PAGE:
"I think I could do that," she told him. "It sounded fascinating to me. We had several conversations about how we took for granted how we were able to have children and how amazing it would be to do it for someone else."
When she decided to go ahead, her husband rose to the task, rubbing her back and feet, taking care of their young boys and "picking up the slack," according to Wippler. "There wasn't much gratification for him. But he was supporting what I wanted to do."
"It just felt right, from the moment I went to a support group meeting all the way to the delivery room," she said.
She explained to her boys -- now 13 and 15 -- "the baby's mummy's tummy was broken, so mommy is carrying it until it is healthy enough to be born."
The advent of in vitro fertilization in the 1970s has allowed infertile, but well-heeled couples another alternative to adoption. Most often, couples choose an egg donor -- for about $10,000 -- that will be fertilized with the husband's sperm. A surrogate mother is then paid as a "carrier."
Surrogacy contracts are not recognized in 12 states, including New York, New Jersey and Michigan. But in the last five years, Texas, Illinois, Utah and Florida have passed laws legalizing surrogacy. More than a dozen states, including Pennsylvania, Massachusetts and, most notably, California, specifically legalize and regulate the practice.
Richard Paulson, director of the fertility center at the University of Southern California, said it's no surprise military wives make good surrogates.
"It's a totally logical thing to do," Paulson said. "She's at home with two small children and her husband is overseas. She can't go to work, and she feels useless and likes being pregnant."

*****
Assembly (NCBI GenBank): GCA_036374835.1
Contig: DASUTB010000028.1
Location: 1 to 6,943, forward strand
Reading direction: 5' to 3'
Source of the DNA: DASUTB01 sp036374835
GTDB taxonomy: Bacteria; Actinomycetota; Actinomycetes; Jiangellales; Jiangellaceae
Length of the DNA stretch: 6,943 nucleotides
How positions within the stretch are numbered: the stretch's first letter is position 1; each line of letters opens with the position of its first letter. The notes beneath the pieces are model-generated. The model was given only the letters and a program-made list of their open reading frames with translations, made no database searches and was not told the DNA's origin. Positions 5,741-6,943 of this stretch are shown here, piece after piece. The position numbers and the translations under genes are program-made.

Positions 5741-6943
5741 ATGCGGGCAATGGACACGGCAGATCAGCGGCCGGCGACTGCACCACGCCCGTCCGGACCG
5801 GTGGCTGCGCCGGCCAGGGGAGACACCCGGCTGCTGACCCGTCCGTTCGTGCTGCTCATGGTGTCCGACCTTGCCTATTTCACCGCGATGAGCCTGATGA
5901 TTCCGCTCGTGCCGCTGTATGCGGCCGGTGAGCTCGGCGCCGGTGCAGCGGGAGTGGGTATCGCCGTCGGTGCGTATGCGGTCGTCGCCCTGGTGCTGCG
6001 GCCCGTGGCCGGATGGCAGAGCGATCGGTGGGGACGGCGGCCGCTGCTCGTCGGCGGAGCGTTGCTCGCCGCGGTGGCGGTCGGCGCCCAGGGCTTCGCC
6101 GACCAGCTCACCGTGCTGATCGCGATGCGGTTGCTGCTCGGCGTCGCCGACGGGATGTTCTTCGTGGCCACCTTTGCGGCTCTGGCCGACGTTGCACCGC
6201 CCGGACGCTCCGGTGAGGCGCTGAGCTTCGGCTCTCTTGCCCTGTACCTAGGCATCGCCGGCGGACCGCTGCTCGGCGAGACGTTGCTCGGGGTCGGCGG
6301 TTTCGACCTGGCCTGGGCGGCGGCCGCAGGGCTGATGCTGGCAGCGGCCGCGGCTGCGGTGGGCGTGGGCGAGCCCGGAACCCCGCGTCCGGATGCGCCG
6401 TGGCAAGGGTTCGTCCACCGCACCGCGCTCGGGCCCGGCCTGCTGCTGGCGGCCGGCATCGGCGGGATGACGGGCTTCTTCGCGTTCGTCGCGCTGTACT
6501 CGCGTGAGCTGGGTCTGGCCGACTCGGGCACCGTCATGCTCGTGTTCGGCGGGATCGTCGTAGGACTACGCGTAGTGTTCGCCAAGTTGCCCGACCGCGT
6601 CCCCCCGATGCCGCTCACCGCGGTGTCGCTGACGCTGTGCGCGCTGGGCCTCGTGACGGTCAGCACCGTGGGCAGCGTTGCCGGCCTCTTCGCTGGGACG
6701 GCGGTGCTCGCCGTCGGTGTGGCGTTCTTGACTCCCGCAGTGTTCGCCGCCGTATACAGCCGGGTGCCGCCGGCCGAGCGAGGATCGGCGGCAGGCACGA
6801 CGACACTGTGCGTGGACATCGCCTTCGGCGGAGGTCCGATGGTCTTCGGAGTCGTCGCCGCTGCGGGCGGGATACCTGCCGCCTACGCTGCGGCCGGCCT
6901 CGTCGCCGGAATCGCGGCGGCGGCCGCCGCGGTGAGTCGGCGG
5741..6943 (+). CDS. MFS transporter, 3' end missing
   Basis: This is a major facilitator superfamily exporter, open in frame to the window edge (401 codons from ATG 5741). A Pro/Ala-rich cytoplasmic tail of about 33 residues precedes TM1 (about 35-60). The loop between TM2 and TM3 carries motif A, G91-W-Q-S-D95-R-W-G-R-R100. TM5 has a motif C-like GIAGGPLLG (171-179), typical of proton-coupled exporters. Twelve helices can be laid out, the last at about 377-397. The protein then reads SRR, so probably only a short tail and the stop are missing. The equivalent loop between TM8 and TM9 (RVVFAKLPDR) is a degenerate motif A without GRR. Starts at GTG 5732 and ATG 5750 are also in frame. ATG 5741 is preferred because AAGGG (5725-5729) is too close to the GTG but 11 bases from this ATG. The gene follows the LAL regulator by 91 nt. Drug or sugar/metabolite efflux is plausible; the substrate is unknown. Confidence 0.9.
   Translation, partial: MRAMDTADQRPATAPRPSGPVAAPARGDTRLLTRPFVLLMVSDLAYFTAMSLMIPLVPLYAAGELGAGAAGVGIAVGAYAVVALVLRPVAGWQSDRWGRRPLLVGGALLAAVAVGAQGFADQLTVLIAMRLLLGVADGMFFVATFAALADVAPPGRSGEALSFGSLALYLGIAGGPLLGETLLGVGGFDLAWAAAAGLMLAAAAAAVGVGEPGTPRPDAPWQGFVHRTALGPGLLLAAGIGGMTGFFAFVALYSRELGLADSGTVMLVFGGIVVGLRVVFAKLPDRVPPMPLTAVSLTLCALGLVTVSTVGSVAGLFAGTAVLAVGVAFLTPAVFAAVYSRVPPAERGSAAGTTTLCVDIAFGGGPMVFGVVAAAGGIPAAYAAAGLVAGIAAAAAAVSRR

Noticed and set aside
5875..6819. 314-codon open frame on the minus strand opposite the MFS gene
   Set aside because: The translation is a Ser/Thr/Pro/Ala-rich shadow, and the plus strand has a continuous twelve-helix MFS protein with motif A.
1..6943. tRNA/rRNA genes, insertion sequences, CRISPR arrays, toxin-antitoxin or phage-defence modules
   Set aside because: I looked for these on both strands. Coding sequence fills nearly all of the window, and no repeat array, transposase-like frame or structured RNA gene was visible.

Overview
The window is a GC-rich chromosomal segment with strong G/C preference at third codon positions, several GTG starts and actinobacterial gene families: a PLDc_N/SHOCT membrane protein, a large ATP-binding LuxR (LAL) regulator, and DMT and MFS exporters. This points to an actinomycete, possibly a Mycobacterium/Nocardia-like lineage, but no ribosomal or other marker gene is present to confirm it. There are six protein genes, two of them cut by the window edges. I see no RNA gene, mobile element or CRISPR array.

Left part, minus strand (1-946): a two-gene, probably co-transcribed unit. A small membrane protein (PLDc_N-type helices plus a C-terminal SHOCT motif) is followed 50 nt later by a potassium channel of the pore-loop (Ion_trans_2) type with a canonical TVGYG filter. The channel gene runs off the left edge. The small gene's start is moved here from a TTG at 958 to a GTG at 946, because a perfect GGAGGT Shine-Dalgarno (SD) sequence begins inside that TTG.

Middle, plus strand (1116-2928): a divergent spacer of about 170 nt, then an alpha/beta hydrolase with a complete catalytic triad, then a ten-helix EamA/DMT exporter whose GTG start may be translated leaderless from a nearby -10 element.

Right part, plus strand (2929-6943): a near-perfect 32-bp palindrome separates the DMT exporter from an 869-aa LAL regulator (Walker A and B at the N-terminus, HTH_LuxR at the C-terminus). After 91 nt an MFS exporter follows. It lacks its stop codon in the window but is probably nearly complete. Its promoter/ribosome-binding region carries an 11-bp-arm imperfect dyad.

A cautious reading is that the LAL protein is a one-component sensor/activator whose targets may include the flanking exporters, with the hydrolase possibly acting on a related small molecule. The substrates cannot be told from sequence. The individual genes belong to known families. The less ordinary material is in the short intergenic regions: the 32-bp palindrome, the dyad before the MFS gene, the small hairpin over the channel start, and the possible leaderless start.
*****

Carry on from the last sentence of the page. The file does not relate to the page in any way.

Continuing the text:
The financial reimbursement makes sense, he said. "Obviously, we want them to take care of themselves. If you didn't pay money, no one would come down and volunteer their time. But it's more than the money. You have to feel good about it."
Melissa Brisman, a New Jersey lawyer who specializes in reproductive issues, has three biological children -- 10-year-old twin sons and a 5-year-old daughter -- because of the generosity of surrogate mothers.
"They are incredible people and it takes a very special woman to do this," she said.
In her legal practice, Brisman has seen a "distinguished percentage" of military wives offering to be surrogates.
"It is something they can do in a finite period of time," she said. "They can fill their time with a project. It's the altruistic thing to do for country and cause."
But, Karen Synesiou, director of the Center for Surrogate Parenting Inc. of Maryland and California, often hears criticism directed at surrogate mothers: "If God wanted [infertile couples] to have children, he would have let them."
For her, surrogacy is the ultimate act of a kind God. "I find it interesting that infertility is the only disease that volunteers come forward to help cure and the volunteers are questioned. … When was the last time we questioned people donating blood or bone marrow?"
She also disagrees that military wives make inherently better surrogate mothers. In fact, her agency specifically discourages couples from considering surrogacy if the husband is to be deployed.